First, Chuck, Ryan McGuffey and Chris Kamka share their memories of watching Baines play with the White Sox (1:40). Then, Baines explains why he's always been so soft-spoken (8:45), how he was able to play 22 seasons in the majors (13:00), why he's never spoken to GM Larry Himes for trading him to Texas (15:30), the apology he received from President George W. Bush (16:30), what he thinks about the critics who don't think he should be in the Hall of Fame (18:25), a replay of Baines emotional interview with Chuck about his dad (20:50) and more.

Listen to the full episode in the embedded player below:

White Sox shortstop Tim Anderson discusses inspiring a younger generation of black baseball players, bat flipping and much more on Pull Up Podcast with CJ McCollum

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USA TODAY

White Sox shortstop Tim Anderson discusses inspiring a younger generation of black baseball players, bat flipping and much more on Pull Up Podcast with CJ McCollum

White Sox shortstop Tim Anderson appeared on Thursday's episode of the Pull Up Podcast hosted by Portland Trail Blazers guard CJ McCollum and ESPN's Jordan Schultz to discuss many things including his MLB career, the charity work he does in the Chicago community and the need more expression and entertainment (overall) in baseball.

McCollum asked Anderson if the sport of baseball has evolved and what he would do to further these developments, based on the idea that the sport has a stigma of being boring, particularly within inner-city and/or largely black communities. Anderson stated, "They should allow players to have more fun.....just allow players to be themselves." 

Anderson discussed how being the only black player on the White Sox—the team that represents the South Side of Chicago—is extremely important to him and how great the White Sox organization has been at giving him every opportunity to be himself and "be comfortable". He expanded on how much he loves MLB life and how he wants to be able to pass on that love for the game to younger generations, especially the youth of the South Side of Chicago.

"I enjoy it [the responsibility of being the lone black player on the White Sox].....a lot of those kids in they area [the South Side], they kinda remind me of myself."

Schultz brought up the criticism of Anderson's bat flipping, asking him why it was so important for him to show that he was enjoying himself, at the expense of breaking one of baseball's "unwritten rules".

Being of a younger generation, Anderson lamented that it was indeed a new day in baseball and doubled down in saying that the simple aspect of having fun needs to be encouraged even more in the sport.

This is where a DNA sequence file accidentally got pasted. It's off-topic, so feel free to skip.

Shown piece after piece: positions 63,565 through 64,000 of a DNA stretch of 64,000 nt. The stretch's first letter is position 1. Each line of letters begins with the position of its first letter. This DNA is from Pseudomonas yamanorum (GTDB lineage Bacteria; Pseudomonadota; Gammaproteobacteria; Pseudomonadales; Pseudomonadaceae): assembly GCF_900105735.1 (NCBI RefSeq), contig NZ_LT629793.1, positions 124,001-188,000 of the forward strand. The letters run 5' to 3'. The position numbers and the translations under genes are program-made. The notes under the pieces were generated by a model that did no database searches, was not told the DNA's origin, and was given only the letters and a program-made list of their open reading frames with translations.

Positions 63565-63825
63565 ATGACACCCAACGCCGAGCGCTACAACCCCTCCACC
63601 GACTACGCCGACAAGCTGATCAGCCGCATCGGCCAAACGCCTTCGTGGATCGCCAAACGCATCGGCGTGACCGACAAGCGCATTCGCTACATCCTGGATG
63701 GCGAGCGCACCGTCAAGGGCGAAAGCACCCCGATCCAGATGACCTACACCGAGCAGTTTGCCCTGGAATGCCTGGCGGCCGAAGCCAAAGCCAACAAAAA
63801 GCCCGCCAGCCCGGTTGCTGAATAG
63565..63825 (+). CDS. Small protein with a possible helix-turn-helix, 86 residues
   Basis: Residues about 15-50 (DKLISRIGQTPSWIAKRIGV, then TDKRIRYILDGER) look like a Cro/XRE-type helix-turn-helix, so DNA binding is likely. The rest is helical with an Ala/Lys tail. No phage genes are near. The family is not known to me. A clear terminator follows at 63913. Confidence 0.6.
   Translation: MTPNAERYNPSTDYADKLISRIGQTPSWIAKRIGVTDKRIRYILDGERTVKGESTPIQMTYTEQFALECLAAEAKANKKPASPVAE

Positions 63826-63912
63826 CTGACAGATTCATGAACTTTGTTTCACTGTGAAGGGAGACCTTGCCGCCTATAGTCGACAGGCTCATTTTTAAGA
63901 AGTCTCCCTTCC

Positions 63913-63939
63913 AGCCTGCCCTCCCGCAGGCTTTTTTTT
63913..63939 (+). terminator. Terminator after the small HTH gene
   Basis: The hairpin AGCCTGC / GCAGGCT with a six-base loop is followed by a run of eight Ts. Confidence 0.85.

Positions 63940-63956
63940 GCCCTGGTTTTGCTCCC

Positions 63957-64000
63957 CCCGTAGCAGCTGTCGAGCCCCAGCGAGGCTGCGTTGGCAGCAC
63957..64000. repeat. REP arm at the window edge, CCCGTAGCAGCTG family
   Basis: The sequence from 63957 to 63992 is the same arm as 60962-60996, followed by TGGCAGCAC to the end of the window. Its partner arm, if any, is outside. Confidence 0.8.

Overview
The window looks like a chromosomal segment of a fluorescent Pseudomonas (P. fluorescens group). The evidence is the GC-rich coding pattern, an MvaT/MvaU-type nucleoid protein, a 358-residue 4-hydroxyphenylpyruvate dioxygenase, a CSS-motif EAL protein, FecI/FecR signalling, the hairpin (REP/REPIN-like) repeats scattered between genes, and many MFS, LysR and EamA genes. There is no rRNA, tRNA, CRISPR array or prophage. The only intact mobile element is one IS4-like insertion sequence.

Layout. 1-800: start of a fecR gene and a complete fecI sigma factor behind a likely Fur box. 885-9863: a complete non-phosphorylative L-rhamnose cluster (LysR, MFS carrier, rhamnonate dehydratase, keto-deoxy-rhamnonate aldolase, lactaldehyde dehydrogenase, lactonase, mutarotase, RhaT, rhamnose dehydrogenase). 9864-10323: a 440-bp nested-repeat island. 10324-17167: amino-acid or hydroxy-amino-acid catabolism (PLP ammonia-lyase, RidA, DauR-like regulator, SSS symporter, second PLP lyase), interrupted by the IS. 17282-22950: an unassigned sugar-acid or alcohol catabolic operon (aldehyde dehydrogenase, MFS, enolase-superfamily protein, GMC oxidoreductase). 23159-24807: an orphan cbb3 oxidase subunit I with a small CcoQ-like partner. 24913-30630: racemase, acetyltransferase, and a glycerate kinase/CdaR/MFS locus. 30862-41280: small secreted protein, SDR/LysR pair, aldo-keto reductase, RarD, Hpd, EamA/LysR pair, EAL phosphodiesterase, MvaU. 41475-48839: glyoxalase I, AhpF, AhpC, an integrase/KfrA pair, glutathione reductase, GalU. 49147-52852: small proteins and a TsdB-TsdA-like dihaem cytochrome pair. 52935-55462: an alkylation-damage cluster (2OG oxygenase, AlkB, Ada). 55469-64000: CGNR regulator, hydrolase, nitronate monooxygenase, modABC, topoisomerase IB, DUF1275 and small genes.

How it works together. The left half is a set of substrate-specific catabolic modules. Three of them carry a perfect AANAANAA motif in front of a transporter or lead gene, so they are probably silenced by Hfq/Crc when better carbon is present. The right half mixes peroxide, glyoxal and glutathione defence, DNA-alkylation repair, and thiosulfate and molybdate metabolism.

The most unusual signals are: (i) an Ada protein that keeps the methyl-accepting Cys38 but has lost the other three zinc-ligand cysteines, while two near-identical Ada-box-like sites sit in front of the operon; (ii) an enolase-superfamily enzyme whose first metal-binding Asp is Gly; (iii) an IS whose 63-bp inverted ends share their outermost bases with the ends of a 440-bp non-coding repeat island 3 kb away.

"You're playing a game that you're failing most of the time and the times that you do succeed they don't want you to enjoy those moments. For me man, y'know, I think that's just a lot of pain showing.....from struggling, that's just that emotion that's coming out man. You know when you finally get to a point where you feel like you breaking through.....those moments that I want to remember and I want people around me to remember. That’s why I play the way that I do.”

Anderson is indeed having the best season of his career so far, with a slash line of .317/.342/.491 entering Friday morning. He is also nine home runs away from matching his season-high of 20 with over the half the season left to go.

With even more of a platform amid his career-year, Anderson has continued his crusade to make baseball fun again and doesn’t plan on changing up the way he plays the game anytime soon.


 

As touched on earlier in this post, Anderson wants to serve as a role model while also showing the youth that it is OK to be yourself as a Major League Baseball player.

In all the camps and baseball clinics that Anderon hosts, he always makes sure to answer every question about his unique experience in the MLB because he understands the value of kids getting to see someone who looks like them succeeding, even more so in a sport where the number black players sits at a mere 7.7% of the entire league

“Everything [is] not always good [for kids in inner-city communities], so I think that understanding that and kinda being a role model and motivating and inspiring those kids that look like me and I look like them, I think it's easier for those kids to look up to me. So that's why I go out and play hard and....enjoy the moment and do those crazy things on the field.....because that's what those kids like."